The panel study design is commonly used to evaluate the short-term health effects of air pollution. Standard statistical methods for analyzing longitudinal data are available, but the literature reveals that the techniques are not well understood by practitioners. We illustrate these methods using data from the 1999 to 2002 Seattle panel study. Marginal, conditional, and transitional approaches for modeling longitudinal data are reviewed and contrasted with respect to their parameter interpretation and methods for accounting for correlation and dealing with missing data. We also discuss and illustrate techniques for controlling for time-dependent and time-independent confounding, and for exploring and summarizing panel study data. Notes on available software are included in the appendix.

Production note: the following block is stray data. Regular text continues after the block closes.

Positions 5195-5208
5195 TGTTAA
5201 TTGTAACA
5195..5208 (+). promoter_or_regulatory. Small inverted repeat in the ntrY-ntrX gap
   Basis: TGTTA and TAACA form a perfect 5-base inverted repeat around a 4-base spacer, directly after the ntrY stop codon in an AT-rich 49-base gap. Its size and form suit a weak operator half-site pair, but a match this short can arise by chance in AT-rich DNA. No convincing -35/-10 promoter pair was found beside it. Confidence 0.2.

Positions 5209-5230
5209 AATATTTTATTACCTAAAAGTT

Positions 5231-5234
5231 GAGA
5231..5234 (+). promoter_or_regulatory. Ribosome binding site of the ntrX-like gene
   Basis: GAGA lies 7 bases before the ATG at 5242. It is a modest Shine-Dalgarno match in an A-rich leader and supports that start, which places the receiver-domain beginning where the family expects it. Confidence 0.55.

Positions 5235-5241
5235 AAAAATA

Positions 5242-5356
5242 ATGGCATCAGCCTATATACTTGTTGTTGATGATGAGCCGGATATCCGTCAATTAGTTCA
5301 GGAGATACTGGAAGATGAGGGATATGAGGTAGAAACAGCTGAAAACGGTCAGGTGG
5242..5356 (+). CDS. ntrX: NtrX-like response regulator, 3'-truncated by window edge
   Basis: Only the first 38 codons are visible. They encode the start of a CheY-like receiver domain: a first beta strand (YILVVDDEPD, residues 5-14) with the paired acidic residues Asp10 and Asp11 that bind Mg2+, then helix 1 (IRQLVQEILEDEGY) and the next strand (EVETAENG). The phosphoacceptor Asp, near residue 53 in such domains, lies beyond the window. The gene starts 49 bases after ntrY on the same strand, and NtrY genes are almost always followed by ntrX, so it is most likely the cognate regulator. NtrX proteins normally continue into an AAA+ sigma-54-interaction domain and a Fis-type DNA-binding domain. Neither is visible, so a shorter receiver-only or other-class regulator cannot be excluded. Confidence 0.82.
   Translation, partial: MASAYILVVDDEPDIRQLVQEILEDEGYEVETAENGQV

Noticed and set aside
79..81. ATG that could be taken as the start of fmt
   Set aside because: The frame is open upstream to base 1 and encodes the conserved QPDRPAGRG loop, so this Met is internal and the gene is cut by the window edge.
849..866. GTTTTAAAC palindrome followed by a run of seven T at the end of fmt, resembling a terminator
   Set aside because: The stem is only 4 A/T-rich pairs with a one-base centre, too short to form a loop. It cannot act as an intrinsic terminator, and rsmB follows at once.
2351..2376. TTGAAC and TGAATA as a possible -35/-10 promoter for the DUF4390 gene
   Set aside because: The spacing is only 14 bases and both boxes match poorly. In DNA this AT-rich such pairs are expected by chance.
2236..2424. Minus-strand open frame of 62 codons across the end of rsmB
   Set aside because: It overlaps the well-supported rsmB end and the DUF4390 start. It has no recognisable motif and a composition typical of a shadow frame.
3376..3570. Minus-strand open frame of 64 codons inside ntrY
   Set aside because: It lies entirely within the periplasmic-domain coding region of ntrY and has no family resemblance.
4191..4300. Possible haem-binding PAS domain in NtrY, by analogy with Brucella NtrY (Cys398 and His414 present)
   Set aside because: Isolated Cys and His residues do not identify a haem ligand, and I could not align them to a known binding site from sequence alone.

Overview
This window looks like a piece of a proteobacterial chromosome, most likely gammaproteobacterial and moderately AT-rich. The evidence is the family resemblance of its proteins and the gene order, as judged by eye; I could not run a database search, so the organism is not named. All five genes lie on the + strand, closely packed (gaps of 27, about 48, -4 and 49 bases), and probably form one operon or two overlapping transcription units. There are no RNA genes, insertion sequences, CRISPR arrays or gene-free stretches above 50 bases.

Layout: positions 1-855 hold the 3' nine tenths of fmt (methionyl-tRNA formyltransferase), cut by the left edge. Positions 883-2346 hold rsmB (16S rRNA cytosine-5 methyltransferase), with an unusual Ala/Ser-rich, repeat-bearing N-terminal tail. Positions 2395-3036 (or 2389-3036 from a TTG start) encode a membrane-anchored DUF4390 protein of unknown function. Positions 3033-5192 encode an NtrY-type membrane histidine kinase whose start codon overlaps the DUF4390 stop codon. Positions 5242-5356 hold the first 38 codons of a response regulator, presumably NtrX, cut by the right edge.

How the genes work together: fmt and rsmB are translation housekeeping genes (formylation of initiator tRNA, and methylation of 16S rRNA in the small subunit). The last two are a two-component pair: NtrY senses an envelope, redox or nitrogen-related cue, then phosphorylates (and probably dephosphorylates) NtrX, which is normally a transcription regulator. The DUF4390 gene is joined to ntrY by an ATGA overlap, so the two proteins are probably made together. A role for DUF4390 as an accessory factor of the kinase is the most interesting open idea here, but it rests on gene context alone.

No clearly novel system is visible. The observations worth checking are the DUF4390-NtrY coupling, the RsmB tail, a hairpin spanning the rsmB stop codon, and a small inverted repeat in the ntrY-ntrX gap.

Epidemiology | Longitudinal Data Analysis and Time Series | Statistical Models